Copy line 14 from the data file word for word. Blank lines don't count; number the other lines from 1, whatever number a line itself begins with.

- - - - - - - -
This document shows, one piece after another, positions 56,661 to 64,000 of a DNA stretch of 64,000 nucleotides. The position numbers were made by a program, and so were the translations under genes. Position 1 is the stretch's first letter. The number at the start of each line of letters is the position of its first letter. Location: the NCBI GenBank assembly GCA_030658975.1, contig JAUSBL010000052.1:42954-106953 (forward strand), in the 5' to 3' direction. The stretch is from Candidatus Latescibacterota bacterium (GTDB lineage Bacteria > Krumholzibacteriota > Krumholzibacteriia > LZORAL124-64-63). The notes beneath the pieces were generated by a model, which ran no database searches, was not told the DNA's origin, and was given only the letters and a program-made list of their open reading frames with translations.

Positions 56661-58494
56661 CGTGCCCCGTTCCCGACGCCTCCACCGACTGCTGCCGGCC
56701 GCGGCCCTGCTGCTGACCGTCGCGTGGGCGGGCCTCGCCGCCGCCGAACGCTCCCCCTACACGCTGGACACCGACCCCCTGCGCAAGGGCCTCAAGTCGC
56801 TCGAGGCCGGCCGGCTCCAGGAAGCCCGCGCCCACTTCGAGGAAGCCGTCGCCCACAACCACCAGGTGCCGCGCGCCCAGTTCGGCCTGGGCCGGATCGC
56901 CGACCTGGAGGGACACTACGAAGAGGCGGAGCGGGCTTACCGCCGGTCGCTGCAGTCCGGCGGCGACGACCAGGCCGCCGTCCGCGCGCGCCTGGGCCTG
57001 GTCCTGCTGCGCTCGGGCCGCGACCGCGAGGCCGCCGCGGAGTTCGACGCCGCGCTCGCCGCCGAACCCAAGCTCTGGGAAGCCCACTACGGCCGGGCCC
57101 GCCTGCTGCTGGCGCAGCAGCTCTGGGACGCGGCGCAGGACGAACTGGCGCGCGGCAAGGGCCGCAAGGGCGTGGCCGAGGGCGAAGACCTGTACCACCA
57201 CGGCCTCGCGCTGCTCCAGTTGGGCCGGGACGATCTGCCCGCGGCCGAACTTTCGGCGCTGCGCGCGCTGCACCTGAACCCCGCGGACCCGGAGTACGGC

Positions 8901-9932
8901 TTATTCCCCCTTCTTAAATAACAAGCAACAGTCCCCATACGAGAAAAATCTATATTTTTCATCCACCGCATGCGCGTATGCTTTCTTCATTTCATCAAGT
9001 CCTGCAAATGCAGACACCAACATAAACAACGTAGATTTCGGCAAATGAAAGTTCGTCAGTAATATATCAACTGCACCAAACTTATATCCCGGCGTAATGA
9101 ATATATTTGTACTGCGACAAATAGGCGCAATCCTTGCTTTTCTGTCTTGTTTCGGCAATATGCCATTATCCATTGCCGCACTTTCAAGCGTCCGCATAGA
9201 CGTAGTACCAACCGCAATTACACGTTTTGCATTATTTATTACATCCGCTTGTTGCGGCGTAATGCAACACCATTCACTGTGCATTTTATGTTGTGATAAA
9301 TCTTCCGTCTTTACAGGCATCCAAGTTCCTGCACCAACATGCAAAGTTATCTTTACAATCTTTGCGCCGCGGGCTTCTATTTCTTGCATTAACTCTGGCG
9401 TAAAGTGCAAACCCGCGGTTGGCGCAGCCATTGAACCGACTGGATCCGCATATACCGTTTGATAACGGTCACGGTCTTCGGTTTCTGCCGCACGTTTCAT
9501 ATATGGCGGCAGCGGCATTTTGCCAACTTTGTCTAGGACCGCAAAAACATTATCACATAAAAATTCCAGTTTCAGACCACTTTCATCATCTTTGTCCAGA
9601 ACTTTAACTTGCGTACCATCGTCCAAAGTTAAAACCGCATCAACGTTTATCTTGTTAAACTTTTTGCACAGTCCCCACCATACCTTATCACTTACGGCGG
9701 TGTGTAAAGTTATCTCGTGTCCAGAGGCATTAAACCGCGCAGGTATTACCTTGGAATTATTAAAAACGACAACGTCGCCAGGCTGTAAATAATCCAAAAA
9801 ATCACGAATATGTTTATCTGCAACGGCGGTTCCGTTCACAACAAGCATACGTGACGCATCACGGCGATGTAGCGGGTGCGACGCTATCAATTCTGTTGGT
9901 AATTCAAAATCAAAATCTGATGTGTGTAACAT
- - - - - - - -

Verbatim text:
9201 CGTAGTACCAACCGCAATTACACGTTTTGCATTATTTATTACATCCGCTTGTTGCGGCGTAATGCAACACCATTCACTGTGCATTTTATGTTGTGATAAA